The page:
Speaking of which, given the range of emotions she has shown since the first episode, not to mention her appearance, it’s kind of difficult to think of Lyuze as a robot. I mean, she’s even more humanlike than Casshern who’s supposed to be part human or something. As I was watching the episode again, I think I’ve began to see Lyuze as more than just a pretty (or more accurately, “cute”) face. There’s just so much more to her (and in just a few episodes) in comparison to many female anime characters out there who are ironically human, a human clone, or a kind of humanized being. But maybe that’s just my narrowminded view.

    By the way, has anyone else noticed that the katar-thing that projects out of Lyuze’s left arm may actually be the blade of her sister’s sword?

  7. psgels psgels says:

    Lyuze’s sister is a robot, she doesn’t need to eat or drink, so I don’t think that she’s a human, although I guess that she’s some sort of very advanced robot, since she still has all of her sanity when compared to the other robots. I’m still not quite sure why some robots deteriorate faster than others (Ringo, for example).

    I think that by “crying” Lyuze meant something with flowing tears. We’ve already seen that in this series, robots can possess the full spectrum of human emotions, but their bodies do remain of metal.


    Wasn’t Lyuze bringing her sister food and drink in the flashback?

    I didn’t say that I think Lyuze’s human. I was just saying that it’s hard not to see her as such. I mean, every other robot character (even Casshern himself) seems to have, more or less, a “one-track mind”. It’s as if their thinking can be easily summarized into a simple idea like; “I know I did something very wrong, but I can’t remember anything so will anyone please just kill me”, “I like pretty things”, “I like to fight because it makes me feel alive”, “devour Casshern in order to survive”, “take things into my own hands”, etc.

    Lyuze, on the other hand, while having chosen to live her life to avenge her sister’s horrible death and rid the world of the menace known as “Casshern”, her thinking has not been reduced to the same. She reasons, she evaluates, she hesitates. Her personality, to me, is simply much more dynamic than anyone else’s. That’s why I’ve said that she’s more humanlike than even the title character who’s supposed to be part human.

    Now that I think of it, I can see an OAV of Casshern Sins with the story seen from Lyuze’s perspective. I think it would’ve been somewhat better if that’s what they did with this series.

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  • Masky
    (Friday, Nov 27. 2015 08:03 AM)
    @Bam: Yeah, but simulating reality applies to certain types of games. Judging EVERY game by how realistic it is is silly xD
  • Bam
    (Friday, Nov 27. 2015 02:36 AM)
    @Masky: lots of game designers aspire for realism. Now this can be done for cosmetic purposes like face textures and lighting, practical with physic engines and movement, or contextual like believable character reactions and dialogue. Now some games thrive in being ridiculous and fantastic, but some want to create a realistic setting to further the emotional impact. Nothing wrong with that.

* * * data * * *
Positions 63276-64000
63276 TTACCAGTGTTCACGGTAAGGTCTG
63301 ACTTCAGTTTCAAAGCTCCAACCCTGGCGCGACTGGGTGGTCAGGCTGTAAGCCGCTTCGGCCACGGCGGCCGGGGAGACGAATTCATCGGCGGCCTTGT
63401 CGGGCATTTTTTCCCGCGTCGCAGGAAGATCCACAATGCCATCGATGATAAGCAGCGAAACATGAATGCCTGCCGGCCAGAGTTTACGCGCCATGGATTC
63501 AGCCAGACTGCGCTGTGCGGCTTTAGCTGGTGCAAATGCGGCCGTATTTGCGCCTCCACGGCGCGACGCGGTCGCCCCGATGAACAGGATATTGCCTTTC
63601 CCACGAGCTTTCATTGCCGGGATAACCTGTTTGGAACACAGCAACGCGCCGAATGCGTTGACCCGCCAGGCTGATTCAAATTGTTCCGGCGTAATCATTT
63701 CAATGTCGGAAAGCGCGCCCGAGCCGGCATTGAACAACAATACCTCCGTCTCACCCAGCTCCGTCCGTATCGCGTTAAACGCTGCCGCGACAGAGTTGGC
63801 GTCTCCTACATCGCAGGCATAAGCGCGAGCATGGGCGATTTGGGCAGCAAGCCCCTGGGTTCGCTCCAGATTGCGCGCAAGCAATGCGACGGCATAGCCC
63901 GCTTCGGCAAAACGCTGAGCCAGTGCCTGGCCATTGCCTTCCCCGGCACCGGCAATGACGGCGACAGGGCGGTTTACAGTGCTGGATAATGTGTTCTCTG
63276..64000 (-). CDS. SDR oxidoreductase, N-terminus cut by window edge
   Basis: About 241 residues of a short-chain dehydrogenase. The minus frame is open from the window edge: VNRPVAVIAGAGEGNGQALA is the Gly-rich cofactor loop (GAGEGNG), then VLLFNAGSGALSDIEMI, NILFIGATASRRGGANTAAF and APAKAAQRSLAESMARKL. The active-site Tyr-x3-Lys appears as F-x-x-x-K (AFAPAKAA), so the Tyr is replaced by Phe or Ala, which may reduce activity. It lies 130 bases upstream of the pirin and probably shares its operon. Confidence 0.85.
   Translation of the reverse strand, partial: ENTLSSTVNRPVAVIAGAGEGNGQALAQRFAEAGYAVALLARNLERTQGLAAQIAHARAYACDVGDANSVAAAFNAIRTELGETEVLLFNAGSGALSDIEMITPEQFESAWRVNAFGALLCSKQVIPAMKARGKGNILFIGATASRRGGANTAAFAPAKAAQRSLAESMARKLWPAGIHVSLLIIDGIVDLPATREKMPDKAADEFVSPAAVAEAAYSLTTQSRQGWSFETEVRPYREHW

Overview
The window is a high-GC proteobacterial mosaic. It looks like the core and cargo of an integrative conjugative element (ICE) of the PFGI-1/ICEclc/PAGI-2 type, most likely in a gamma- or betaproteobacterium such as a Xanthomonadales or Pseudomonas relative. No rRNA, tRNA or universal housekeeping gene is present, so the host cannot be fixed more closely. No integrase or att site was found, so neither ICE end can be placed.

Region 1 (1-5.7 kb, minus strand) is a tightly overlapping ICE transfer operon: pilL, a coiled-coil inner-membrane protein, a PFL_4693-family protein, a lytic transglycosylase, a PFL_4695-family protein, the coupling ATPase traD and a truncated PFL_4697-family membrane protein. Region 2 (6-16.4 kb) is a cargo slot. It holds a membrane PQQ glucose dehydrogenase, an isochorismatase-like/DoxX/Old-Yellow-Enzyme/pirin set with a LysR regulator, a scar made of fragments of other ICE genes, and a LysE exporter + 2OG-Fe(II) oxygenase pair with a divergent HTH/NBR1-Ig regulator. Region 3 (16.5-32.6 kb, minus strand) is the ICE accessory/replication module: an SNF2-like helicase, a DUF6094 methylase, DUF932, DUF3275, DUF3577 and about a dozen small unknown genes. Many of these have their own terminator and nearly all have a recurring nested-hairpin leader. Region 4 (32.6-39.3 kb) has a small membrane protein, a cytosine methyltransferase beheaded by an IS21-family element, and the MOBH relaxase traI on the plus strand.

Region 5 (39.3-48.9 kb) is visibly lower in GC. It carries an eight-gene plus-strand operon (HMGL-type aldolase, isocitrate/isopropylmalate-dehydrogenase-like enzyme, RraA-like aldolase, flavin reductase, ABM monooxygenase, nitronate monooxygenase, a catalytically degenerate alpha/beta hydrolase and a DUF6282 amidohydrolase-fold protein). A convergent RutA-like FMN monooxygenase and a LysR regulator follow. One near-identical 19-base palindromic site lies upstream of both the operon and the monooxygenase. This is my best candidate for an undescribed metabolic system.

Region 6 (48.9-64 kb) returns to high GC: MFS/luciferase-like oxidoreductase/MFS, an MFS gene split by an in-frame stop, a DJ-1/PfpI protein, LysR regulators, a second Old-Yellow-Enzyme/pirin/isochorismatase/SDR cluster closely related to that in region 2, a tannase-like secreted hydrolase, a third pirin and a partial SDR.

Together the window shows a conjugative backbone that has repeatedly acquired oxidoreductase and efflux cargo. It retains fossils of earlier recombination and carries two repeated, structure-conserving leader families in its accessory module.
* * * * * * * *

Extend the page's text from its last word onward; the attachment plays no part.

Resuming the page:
• Bam
    (Friday, Nov 27. 2015 02:32 AM)
    @ratsgnoF: and happy Thanksgiving to you as well.
  • Masky
    (Thursday, Nov 26. 2015 07:43 PM)
    Anyway seriously though, I’d say it does actually make sense in context xD Since none of monsters are actually that threatening.
  • Masky
    (Thursday, Nov 26. 2015 07:42 PM)
    .-. I have no words, mainly because whenever anyone uses word “Realism” in context of video game, I want to say rude words xD
  • Kaiser Eoghan
    (Thursday, Nov 26. 2015 07:40 PM)
    I think he gave it a passing glance and felt it wasn’t his thing, I remember he also felt that he thought the idea of sparing the monsters wasn’t believable or realistic given that he felt if you were realistically placed in that situation yourself, the real thing to do would be to fight back out of fear.
  • Masky
    (Thursday, Nov 26. 2015 07:37 PM)
    Did he actually play the game though? I mean, did he actually discover it himself or did he just heard the spoilers?
  • Kaiser Eoghan
    (Thursday, Nov 26. 2015 07:35 PM)
    I had a talk with a friend about undertale and he wasn’t a fan, he prefers other types of rpgs, the choice element also made him uncomfortable and that he felt the game was too punishing.
  • Masky
    (Thursday, Nov 26. 2015 07:34 PM)
    @Kaiser: Puzzle elements, outside of sparing everyone, seem to be mainly just parodying video game puzzles. Like, only place where you actually have to solve actual puzzles is in Hotland, before that pretty much every puzzle is automatically solved, really easy or has some silly twist to it. Like the puzzle you can skip by pressing a switch in tree trunk. Can’t say I’m too fond of puzzles either, but I liked how game was making fun of them
  • Masky
    (Thursday, Nov 26. 2015 07:32 PM)
    Speaking of awful sense of humor and things that dorks like, just wanted to say that turns out I was right about Jitsu wa watashi wa in that main couple does get together before chapter 100(forgot what exactly, some where in 80-90 range I think). But they are such huge dorks that they do everything ridiculously slowly because they are that embarrassed, so they have had like just one date(in chapter 100). Not that I expect anyone to remember what the heck I’m talking about xD